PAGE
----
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Neches River, Texas
Report by Marc W. McCord

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SOAR Inflatable Canoes - Somewhere On A River

Deep East Texas is known for its flatwater rivers flowing through tall pine forests, dense riverbank vegetation, strainers created by downed trees and dead-end channels that deceive paddlers.The Neches is an historic river in Texas lore that begins in Van Zandt County and flows through Smith, Henderson, Cherokee, Anderson, Houston, Angelina, Jasper, Tyler, Hardin and Orange Counties on its 416 mile journey to the Gulf of Mexico at Port Neches. With a drainage area of 10,011 square miles the Neches River dumps about 6 million acre-feet of water into the Gulf of Mexico each year. Lake Palestine in Anderson, Henderson and Smith Counties and B.A. Steinhagen Lake in Jasper and Tyler Counties are the two major reservoirs created by damming the Neches. The river has adequate flow for paddle trips most of the time, though the flow may be slower and more shallow than normal during droughts or long periods without recent heavy local rainfall. Logjams can be an obstruction to paddling on many parts of the Neches, particularly on the upper sections where the river flows through Davy Crockett National Forest and the Big Thicket National Preserve.

The area is also home to the Alabama-Coushatta Reservation, Sam Houston and Angelina National Forests, though they do not border the river. Access is limited, so careful trip planning is a must. The Neches has steep, muddy, heavily wooded banks that make egress difficult to impossible in many areas. The slow-moving river is excellent for fishing, with catfish and largemouth bass being most prevalent, though other species are to be found there. A large variety of wildlife can be seen along the river and in the nearby forests. Primitive campsites on sandbars along the streambed are plentiful for those who prefer overnight trips. Because of the length of the river and the two major reservoirs found along the way reports on the Neches River are broken into several trips for your convenience. The first 108 miles, from Rhine Lake Dam to State Highway 21, is generally too low, slow and clogged by logjams for practical padle trips, and will not be covered. Click the links below for information regarding the section of the Neches River where you want to paddle.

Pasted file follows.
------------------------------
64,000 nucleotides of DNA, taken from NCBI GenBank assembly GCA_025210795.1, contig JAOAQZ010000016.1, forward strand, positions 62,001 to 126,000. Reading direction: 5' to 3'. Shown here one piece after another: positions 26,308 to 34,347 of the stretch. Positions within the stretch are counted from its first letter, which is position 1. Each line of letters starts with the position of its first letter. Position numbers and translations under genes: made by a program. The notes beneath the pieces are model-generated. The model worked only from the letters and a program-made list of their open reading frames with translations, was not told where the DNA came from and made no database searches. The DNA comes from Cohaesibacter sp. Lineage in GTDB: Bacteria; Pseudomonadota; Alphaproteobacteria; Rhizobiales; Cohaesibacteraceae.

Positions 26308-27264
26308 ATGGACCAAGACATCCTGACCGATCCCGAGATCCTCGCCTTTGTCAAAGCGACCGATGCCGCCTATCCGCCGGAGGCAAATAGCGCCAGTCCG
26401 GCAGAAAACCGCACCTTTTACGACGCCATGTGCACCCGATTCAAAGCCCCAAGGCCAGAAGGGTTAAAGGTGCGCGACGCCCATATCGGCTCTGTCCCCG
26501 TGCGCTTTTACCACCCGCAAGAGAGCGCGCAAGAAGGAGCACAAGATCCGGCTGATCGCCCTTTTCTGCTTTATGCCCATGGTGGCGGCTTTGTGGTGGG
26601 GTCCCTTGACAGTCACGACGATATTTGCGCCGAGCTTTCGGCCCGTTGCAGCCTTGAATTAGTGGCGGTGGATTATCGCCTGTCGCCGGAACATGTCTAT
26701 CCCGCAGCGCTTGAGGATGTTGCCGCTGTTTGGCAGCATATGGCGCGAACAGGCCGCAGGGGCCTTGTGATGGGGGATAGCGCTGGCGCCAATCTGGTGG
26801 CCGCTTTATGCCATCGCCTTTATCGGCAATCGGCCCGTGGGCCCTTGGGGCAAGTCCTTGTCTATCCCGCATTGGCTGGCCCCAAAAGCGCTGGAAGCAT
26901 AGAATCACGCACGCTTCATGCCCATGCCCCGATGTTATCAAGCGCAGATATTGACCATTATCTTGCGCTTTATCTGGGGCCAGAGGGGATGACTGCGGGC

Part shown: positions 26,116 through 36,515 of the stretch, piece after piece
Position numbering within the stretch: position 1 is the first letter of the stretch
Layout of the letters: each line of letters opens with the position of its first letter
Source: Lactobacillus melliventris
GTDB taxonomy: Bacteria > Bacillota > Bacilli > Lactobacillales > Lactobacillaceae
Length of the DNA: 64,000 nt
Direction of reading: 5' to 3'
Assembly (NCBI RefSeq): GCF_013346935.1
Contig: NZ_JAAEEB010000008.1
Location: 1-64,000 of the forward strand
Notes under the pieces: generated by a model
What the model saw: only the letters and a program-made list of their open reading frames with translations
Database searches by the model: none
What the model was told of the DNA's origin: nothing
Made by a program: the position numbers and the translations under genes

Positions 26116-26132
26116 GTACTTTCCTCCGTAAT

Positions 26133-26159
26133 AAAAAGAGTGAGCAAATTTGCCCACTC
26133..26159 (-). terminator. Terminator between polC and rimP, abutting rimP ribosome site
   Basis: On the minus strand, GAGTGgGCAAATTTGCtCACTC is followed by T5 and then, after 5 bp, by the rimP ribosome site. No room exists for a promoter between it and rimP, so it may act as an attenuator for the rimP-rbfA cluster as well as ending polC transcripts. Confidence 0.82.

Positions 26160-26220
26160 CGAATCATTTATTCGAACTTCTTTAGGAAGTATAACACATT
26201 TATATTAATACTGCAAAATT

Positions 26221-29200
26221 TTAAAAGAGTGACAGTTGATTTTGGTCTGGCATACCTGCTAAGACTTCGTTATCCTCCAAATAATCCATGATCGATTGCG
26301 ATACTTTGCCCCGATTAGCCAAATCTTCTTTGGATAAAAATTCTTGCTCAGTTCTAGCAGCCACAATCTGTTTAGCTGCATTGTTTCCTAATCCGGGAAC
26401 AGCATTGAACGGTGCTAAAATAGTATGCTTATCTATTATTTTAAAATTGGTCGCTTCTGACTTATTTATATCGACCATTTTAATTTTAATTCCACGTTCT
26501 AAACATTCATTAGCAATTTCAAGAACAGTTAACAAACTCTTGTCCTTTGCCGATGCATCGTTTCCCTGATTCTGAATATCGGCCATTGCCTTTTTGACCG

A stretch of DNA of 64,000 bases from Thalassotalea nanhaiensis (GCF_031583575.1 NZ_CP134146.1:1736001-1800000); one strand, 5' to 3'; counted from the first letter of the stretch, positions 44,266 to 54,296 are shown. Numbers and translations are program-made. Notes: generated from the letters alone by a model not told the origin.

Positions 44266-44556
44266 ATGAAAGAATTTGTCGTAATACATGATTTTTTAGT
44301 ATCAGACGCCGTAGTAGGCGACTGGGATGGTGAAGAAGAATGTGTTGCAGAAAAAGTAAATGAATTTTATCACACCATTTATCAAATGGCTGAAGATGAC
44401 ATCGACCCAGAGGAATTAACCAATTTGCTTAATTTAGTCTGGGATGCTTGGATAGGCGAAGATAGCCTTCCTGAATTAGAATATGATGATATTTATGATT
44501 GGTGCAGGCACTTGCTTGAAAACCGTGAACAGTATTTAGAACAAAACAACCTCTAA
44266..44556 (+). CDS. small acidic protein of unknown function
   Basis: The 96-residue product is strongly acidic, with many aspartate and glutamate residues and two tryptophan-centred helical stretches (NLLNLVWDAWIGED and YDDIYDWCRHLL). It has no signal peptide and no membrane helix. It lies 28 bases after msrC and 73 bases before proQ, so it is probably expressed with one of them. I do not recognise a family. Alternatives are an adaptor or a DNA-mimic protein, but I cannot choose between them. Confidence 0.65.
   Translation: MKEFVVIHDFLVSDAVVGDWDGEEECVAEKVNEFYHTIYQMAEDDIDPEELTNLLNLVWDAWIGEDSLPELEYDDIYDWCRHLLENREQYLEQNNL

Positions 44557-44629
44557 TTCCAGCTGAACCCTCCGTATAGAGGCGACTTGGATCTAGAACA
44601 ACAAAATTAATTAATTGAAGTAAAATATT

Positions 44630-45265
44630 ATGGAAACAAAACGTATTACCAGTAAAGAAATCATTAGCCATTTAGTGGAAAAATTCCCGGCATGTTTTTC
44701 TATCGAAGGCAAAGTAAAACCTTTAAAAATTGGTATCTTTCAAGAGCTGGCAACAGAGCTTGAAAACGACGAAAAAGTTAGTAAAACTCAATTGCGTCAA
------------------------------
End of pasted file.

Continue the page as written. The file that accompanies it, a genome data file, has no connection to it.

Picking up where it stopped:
Click the links below for information regarding the section of the Neches River and its tributaries where you want to paddle.

[ SH21 to SH 7 ] [ SH 7 to US Hwy. 59 ] [ US Hwy. 59 to US Hwy. 69 ] [ B.A. Steinhagen to US Hwy. 96 ] [ US Hwy. 96 to IH-10 ]
[ Village Creek ] [ Pine Island Bayou ]

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© October 21, 2002. All rights reserved.
Last updated September 2, 2015

Copyright © 1998-2015, Marc W. McCord dba CobraGraphics. All rights reserved. Southwest Paddler, CobraGraphics and Canoeman River Guide Services are trademarks of Marc W. McCord dba CobraGraphics. The textual, graphic, audio, and audio/visual material in this site is protected by United States copyright law and international treaties. You may not copy, distribute, or use these materials except for your personal, non-commercial use. Any trademarks are the property of their respective owners. All original photographs on this web site are the exclusive property of Marc W. McCord or other designated photographers and may not be copied, duplicated, reproduced, distributed or used in any manner without prior written permission under penalty of US and International laws and treaties.